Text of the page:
Photo by Shawna Caldwell: How the fire in the catalinas started
Not to forget that other, probably greater problems loom: Global Warming is pushed out of the news, The slowed-down world economy may provide a small reprieve.   But our weather patterns are ominously confusing.  We had monsoon like thunderstorms for several afternoons, nearly a month too early.

Push Ridge fire by Bill George
Result: fires. We can see them glowing at night and the smoke now. The second photo was taken by a friend who lives in a development that was carved into the mountains about 15 to 20 years ago, so I remember open desert there. 

But some eternal (?) natural rhythms are still operating: last night was the night of the Queen.  Once a year a twig-thin cactus (Peniocereus greggii) produces the most beautiful, fragrant flowers. The Mystery: within miles, they all open at once. I have not been able to relate it to moon phase, temperature, day length (the date can vary by a month) or precipitation (usually there is none before the cacti bloom) barometric pressure - nothing I can measure seems to provide the trigger, and yet, they are completely synchronized. Usually, Tohono Chul Park close to Tucson monitors and celebrates the bloom, so people are aware of the event. This year the park is closed. This morning, I found several on our dog walk. We live right in the middle of a big population. This year there were fewer flowers than usual. 

Honey Bees were all over the flowers in the morning sun. These opportunistic generalists among bees are probably not suited to pollinate the big flowers. That is probably usually done by big Manduca and other Sphinx Moths. But those have been out in numbers a couple of weeks ago. I saw them at my black lights.   At the moment they seem rather scarce.  Perhaps I just do not see them at my lights because the moon is rather full..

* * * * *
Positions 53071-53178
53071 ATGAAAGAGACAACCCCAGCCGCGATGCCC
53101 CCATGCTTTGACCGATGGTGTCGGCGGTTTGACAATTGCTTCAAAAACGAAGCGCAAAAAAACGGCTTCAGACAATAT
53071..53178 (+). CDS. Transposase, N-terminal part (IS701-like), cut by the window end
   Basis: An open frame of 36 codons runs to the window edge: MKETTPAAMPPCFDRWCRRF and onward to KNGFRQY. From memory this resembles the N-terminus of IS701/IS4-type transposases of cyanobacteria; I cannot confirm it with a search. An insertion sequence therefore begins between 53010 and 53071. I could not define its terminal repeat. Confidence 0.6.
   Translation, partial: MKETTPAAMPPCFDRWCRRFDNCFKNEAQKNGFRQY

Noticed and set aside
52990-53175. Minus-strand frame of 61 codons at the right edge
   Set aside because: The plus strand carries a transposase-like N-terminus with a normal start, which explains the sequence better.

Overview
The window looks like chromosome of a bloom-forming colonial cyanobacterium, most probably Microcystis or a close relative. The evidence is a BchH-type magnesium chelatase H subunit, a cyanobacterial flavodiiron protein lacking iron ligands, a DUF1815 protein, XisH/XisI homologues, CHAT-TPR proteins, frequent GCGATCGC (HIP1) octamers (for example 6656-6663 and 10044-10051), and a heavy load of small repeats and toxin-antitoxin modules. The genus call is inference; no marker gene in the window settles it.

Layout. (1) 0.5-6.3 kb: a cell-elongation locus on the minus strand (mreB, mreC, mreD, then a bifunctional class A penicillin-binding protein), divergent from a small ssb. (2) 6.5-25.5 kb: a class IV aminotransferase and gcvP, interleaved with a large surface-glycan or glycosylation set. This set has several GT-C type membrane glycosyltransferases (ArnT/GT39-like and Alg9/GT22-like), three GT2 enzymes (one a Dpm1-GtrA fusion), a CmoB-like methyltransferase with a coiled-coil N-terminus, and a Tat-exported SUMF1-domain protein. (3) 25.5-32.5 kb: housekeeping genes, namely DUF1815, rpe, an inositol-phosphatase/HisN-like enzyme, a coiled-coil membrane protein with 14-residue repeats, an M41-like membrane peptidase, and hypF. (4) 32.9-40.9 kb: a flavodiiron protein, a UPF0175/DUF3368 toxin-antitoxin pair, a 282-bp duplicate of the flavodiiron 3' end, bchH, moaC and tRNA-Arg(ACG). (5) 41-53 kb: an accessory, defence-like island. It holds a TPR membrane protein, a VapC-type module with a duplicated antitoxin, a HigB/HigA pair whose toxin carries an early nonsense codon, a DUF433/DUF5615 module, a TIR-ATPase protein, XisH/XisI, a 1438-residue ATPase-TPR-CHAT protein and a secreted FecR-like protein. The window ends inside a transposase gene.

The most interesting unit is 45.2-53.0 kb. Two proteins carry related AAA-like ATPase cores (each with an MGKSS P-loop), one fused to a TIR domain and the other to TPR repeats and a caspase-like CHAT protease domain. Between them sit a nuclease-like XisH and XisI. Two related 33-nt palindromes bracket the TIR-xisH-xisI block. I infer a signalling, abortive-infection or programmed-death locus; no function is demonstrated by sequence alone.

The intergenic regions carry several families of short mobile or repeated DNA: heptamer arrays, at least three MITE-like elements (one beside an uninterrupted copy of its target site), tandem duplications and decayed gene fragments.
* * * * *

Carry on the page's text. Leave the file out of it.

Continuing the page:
Peniocereus greggii, Queen of the Night

By the 12th of June the Big Horn Fire in the Catalinas had spread. The inferno came down the mountain towards foothills homes and 100s of people had to evacuate, others are on stand-by.

View towards the Catalinas from Tucson on June 11th 2020

Natures Gifts - Raptor Feathers

Female left, male right Harris' Hawks
5 Harris' Hawks are hanging around for days now, watching us from breakfast to last evening walk. Maybe they like the new big birdbath that I put out across the street? There they left a beautiful feather. For me? Or does it come from the pair of Cooper's that also frequents that yard? Legally I'm not even allowed to pick it up. At the base, it has a light part with some freckles and the darker part of the vane is subtly banded. It looks very much like the eagle feathers on Native American festive gear, just much smaller. At its tip it shows traces of at least a year of use.. Only the strong rachis and some hard barbs are left to form a sharp, bleached out point
Harris Hawk tail feather, probably from a juvenile